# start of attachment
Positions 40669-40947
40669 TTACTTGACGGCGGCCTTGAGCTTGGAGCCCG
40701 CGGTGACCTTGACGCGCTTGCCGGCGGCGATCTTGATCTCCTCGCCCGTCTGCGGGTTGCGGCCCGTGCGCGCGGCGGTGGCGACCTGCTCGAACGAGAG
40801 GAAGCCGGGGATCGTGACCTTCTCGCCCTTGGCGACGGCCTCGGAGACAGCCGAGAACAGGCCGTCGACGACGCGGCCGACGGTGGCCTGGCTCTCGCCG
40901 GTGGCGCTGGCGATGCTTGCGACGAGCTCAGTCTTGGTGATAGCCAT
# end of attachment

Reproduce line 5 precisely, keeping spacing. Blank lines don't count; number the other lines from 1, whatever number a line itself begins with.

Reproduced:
40901 GTGGCGCTGGCGATGCTTGCGACGAGCTCAGTCTTGGTGATAGCCAT